Public Policy Scholar Ted Hewitt discusses the Brazil-Canada education relationship
On April 30, 2008, Standard & Poor's became the first ratings agency to raise Brazil's foreign debt to investment-grade status. These unprecedented decisions, coupled with the discovery of massive new oil and gas reserves, boosts Brazil's prospects for continued, long-term economic and political stability. To explore the implications of Brazil's investment grade status the Brazil Institute hosted a congressional luncheon in partnership with the Wilson Center's On the Hill program.
Edited by Carlos Basombrío, this publication brings together experts from across Latin America to analyze the state of citizen security policy in the region. (In Spanish)
"As governments clearly fumbled in the face of the complex challenges of imagining and building a more equitable and sustainable economic growth model in the decades ahead, I saw senior business executives and leaders of civil society engaged in intelligent and productive dialogue about difficult issues," writes Paulo Sotero.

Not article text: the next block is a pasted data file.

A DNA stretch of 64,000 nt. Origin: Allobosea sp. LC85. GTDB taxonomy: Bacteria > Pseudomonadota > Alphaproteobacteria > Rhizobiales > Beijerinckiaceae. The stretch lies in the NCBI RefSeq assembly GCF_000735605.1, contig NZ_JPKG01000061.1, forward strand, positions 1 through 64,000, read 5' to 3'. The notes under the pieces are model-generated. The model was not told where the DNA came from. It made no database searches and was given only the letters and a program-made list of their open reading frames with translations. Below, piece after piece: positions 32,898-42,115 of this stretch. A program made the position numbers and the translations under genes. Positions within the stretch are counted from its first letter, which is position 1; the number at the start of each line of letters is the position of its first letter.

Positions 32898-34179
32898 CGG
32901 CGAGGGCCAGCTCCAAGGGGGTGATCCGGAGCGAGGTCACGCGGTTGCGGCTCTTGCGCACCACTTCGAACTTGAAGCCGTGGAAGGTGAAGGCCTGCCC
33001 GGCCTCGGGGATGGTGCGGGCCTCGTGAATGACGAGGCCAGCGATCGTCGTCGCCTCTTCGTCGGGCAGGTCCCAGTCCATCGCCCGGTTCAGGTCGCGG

The issues of global climate change, environmental preservation, as well as land use and food security have emerged as dominant themes on the international agenda. Nowhere is the convergence of these issues more apparent than in Brazil—a major food supplier and owner of more than 65 percent of the Amazon rain forest—and, especially, in the state of Mato Grosso. The third largest Brazilian state, Mato Grosso ,borders the southern stretches of the Amazon biome. As Brazil's leading producer of various foodstuffs, the state is at the center of a broader debate about economic development and environmental sustainability. To advance dialogue and promote effective policy that addresses these interlinked issues, the Brazil Institute convened a seminar on December 4, 2008, focused on "Agriculture and Sustainability" with the principal stakeholders.
Latin American Program's Fall 2012 newsletter.
Soy, biofuels, all the other commodities you may have heard linked to Amazon deforestation — they are as nothing compared to beef. There are good reasons why ranching thrives in the Amazon: land is free or cheap in most of it, cattle need minimal care, and they can walk to market.
The Brazil Institute announces the launch of its 2006 Elections Website, dedicated to October's Presidential Elections.